The Life-Changing Album Series [image-1]
Local musician and songwriter Doug Walters — a longtime rock singer/guitarist (currently of The Problems, Torture Town, and FunHouse) — was recently asked to write about the albums that had the most profound effect on him and changed his life. This is the first part of it. “It turned out pretty cool, and I wanted to share it with you,” he says. “I hope you enjoy it. It was a lot of fun to write about these great times and these great albums.”
Number one is a two-way tie between the Allman Brothers’ At Fillmore East and Derek & The Dominoes’ Layla and Other Assorted Songs. The very first memory I have as a human being is the sound of Duane Allman’s guitar. I was two years old, maybe three. That fuzzed-out, screaming tone … those super-amped B.B. King licks — I connected to it right away. Automatically. More like I was remembering it than hearing it. I just knew in my heart and soul that this was where it was at. My parents were hippies (back then) and my old man blared the shit. Loud! Thank god. I am convinced that our souls choose everything we do, and I know that’s why my soul chose to be born then and there, to that family. In 1969, my soul knew I was going to be a blues man and I needed my old man to hip me to the real deal. Go ahead and get it in my veins. Duane was my first lesson. [image-2]
Duane, as everyone knows, is all over both these albums. In fact, you could almost call them Duane Allman albums. He had that swampy fire, and that stamp made those two albums. He’d sting you hard with it. He was a wailer, boy, and he’d get to wailing with that coricidin bottle slide through his SG’s humbuckers and the fuzz face and the Marshall on 10. That sound right there — that’s my life from the time I was born until I was around six.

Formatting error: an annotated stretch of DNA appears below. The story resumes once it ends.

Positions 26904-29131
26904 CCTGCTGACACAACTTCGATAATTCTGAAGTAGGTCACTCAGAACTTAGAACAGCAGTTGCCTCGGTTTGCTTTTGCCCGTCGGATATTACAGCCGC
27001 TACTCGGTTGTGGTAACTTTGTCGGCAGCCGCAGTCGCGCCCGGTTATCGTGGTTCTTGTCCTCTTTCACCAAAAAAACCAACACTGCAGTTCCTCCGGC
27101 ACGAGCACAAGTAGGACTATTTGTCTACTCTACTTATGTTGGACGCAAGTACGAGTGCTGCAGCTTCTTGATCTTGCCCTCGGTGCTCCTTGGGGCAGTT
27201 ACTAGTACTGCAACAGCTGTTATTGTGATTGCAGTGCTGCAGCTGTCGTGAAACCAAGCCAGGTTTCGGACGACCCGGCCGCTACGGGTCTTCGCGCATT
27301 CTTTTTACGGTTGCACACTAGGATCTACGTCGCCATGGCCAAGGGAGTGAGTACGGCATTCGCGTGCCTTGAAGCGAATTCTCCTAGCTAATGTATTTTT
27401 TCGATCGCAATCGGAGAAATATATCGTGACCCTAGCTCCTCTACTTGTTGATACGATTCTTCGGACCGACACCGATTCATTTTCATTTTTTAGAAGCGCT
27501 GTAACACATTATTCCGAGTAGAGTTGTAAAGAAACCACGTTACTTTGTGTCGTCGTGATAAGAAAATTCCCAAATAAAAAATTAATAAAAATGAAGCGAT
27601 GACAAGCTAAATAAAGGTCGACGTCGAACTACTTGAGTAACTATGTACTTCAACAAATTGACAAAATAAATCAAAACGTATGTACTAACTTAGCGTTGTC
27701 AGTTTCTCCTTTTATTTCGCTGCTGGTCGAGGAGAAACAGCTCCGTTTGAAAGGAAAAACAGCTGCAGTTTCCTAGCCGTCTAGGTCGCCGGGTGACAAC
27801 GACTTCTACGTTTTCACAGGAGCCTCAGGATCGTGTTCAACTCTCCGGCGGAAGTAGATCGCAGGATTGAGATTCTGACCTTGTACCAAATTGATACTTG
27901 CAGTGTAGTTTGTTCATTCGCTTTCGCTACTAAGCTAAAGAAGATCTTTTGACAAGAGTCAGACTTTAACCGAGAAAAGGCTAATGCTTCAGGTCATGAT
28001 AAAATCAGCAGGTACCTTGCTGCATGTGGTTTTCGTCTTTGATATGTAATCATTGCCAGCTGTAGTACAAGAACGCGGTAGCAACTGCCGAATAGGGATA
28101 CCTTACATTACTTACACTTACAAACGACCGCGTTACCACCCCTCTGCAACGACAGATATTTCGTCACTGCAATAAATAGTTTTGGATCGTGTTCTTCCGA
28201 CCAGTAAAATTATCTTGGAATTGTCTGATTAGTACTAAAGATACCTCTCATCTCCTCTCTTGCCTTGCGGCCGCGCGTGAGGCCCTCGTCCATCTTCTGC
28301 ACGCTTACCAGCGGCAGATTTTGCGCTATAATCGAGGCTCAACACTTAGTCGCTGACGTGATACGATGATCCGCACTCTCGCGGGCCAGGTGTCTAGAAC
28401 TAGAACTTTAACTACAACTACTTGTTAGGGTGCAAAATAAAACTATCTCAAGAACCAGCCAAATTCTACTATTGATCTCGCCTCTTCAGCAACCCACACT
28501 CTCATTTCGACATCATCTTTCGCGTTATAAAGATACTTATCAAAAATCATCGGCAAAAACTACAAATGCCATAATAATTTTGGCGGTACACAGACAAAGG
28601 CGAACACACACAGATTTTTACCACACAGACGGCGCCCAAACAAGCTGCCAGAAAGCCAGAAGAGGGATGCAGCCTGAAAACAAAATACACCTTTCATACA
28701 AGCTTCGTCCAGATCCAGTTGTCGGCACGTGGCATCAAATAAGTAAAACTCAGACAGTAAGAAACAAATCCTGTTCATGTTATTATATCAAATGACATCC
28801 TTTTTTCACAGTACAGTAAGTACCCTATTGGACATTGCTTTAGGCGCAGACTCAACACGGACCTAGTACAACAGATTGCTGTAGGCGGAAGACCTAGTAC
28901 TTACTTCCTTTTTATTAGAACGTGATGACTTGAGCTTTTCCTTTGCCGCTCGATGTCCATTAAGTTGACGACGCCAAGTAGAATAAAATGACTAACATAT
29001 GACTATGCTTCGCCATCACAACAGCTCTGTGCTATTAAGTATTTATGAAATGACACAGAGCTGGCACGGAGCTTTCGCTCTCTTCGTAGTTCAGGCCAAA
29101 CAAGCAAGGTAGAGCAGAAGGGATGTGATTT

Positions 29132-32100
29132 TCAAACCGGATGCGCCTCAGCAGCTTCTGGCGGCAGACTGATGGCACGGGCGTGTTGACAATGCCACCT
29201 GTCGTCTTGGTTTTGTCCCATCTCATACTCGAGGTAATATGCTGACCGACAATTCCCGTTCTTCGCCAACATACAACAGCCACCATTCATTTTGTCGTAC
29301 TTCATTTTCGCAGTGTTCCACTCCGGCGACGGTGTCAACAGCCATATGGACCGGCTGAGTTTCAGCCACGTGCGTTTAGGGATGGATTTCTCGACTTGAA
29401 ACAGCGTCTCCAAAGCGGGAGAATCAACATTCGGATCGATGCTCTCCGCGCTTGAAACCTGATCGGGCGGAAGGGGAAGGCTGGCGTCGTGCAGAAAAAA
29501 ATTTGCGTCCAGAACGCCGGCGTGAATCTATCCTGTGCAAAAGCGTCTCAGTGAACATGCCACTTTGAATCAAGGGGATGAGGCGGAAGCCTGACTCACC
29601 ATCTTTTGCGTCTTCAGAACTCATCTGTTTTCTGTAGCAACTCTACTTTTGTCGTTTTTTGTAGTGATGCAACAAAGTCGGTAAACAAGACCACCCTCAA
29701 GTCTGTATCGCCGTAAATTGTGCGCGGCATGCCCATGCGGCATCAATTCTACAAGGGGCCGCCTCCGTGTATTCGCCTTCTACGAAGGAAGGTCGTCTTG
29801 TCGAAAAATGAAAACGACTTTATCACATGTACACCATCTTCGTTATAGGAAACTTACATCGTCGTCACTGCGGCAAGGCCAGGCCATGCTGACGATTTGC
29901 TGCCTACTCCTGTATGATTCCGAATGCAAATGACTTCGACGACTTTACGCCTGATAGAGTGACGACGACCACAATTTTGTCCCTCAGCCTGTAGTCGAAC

You know how most folks remember distinct smells from their childhood? (I can’t smell, remember?) For me, it’s Duane Allman. If you want to know what it was like for me to be a child, lay down and look at the ceiling and don’t think about anything at all and play “Statesboro Blues” or “Whippin’ Post” or “You Don’t Love Me” or “Layla” or “Little Wing” or “Key to the Highway” as loud as your speakers can handle. That’s my life. Hearing that stuff now is heavy. Mind blowing. I still love Duane just as much. I know both of those albums have many other jewels in their crowns, but to my young mind, it was pretty much all about Duane. Those albums were much more about a feeling than anything technical or specific.
Fillmore East’s album cover always made me smile. That picture had a lot of vibe. Greg laughing his ass off. It’s a feel good shot for sure. Eventually, I found out that the reason everybody is so happy is because they just copped a big bag of party from Duane’s dealer right before Ann Liebowitz snapped off that beautifully grainy black and white shot. It oozed all kind of cool, and you just knew that cast of soulful hippie characters could wail. The cover to Layla… was always a little confusing and just out of my grasp. It struck me as adult fodder and was quick to move on but I liked the colors. [image-3]
The production of Layla… was pure ’70s. It had that soulful hippie depth. Clapton’s voice was profound to me — not necessarily good or bad, just profound, especially on the slower, mellower stuff, like “It’s Too Late” and “Mean Old World” and “Bell Bottom Blues.” But the thing I remember the most about Layla was Duane’s slide-induced bird chirp at the very end of the title track. I thought that was so cool. I am almost finished with an album and on a song called “Work up the Nerve” I do that myself at the very end as an homage to the man. I also named my dog Layla after that song. And the main character in my forthcoming novel, the regenerator, is named Duane. I’m pretty sure it’s okay to assume Layla and Duane Allman made a dent on my life.
Tune in next week for ALBUM #2: KISS’ Destroyer.